Restless legs syndrome (RLS) creates abnormal sensations—usually in the legs, but sometime in the arms, body, or head—which lead to a relentless urge to relieve the feeling (restlessness). Affecting approximately 10% of Americans by middle age, this neurological disorder manifests in vastly different ways ranging from mild tickling, itching, or crawling feelings to outright aching and pain. Patients are most likely to notice the sensations when their movement slows (eg, when relaxing, reading, concentrating, or trying to sleep). To interrupt the feeling, patients are compelled to move and find temporary relief. Most RLS sufferers also experience periodic limb movement disorders like jerking legs or arms during sleep. Over time, these patients accumulate a sleep deficit and RLS erodes the quality of their life.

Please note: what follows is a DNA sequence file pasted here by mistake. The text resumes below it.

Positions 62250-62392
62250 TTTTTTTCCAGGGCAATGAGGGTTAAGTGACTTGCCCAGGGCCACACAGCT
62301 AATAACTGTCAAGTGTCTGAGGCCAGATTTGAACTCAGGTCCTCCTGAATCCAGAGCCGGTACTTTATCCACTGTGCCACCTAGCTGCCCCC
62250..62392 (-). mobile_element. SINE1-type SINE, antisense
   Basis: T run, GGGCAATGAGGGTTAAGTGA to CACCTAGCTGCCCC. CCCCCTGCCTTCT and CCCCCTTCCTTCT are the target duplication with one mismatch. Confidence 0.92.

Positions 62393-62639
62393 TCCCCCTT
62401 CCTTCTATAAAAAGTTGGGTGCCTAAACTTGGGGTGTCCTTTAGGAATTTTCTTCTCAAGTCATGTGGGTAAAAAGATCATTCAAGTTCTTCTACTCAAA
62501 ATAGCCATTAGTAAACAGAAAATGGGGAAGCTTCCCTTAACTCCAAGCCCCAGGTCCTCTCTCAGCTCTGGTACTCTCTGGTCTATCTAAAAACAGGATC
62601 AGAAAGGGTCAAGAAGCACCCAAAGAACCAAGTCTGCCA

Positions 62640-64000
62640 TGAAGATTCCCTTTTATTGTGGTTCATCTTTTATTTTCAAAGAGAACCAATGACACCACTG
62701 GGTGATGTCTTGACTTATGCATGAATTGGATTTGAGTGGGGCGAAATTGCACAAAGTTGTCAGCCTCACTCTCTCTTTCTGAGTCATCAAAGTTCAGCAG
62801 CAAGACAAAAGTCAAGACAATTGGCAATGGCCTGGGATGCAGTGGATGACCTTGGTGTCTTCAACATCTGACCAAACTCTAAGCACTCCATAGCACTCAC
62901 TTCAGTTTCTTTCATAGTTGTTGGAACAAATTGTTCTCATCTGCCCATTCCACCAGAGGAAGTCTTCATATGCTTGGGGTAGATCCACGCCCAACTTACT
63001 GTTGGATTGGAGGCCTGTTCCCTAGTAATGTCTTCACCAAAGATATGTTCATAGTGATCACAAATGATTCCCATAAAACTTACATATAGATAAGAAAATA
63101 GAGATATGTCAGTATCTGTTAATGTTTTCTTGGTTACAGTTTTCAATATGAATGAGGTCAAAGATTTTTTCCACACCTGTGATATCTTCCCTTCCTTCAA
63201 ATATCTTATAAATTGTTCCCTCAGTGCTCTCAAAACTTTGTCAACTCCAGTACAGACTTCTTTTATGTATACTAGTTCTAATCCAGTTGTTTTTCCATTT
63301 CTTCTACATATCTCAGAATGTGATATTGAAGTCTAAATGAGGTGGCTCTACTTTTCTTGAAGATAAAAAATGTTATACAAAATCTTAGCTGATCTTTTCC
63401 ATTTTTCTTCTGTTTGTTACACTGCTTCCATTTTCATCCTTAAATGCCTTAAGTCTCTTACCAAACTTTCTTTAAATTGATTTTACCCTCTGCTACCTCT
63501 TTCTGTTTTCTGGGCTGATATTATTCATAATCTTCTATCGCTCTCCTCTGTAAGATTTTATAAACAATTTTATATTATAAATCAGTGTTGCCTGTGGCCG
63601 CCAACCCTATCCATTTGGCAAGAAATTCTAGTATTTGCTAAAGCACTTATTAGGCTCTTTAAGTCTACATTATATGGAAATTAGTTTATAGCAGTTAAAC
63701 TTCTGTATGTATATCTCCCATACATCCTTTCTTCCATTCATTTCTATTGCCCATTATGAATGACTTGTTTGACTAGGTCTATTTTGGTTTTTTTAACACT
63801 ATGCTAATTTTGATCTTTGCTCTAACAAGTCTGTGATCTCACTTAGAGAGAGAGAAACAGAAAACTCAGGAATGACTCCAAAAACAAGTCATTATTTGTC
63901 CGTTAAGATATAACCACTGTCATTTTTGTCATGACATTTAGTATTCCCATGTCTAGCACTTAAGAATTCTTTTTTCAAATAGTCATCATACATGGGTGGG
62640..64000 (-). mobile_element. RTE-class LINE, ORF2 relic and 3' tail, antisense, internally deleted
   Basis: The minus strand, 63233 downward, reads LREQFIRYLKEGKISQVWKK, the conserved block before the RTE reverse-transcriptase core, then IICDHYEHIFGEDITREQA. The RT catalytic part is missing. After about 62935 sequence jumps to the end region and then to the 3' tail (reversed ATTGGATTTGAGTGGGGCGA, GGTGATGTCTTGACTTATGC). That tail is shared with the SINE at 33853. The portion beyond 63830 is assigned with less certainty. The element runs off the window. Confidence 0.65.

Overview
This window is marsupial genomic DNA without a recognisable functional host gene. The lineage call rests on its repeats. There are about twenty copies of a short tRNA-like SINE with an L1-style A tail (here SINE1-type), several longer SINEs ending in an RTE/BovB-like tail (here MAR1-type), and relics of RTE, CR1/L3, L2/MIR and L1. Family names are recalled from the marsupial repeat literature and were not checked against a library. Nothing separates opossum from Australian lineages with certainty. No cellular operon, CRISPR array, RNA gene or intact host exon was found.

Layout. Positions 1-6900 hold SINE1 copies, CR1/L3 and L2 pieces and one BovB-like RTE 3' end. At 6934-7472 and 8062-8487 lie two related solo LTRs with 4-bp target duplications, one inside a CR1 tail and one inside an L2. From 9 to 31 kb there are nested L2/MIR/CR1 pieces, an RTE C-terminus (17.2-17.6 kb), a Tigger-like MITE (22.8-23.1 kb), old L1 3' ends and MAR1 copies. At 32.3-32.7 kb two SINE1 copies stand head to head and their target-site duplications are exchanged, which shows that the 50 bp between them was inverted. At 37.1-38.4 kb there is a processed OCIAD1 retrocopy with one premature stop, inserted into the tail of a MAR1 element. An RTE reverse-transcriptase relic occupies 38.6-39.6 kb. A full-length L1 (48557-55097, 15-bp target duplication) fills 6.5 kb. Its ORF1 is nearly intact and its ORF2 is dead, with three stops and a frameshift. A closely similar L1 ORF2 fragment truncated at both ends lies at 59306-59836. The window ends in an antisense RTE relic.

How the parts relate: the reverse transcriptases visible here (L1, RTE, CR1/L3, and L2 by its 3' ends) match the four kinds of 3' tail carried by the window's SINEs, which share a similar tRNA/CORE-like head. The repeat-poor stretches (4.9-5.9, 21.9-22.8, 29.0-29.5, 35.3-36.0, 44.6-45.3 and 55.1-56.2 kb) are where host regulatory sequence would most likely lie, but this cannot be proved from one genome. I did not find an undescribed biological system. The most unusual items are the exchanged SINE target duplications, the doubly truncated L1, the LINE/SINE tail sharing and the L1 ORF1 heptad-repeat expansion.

RLS is most often a primary idiopathic disorder, but research has shown that it also occurs secondary to iron deficiency, end-stage renal disease, diabetes mellitus, and other diseases. Prescription drugs of choice for the bothersome cases include levodopa or the dopamine agonist pramipexole.
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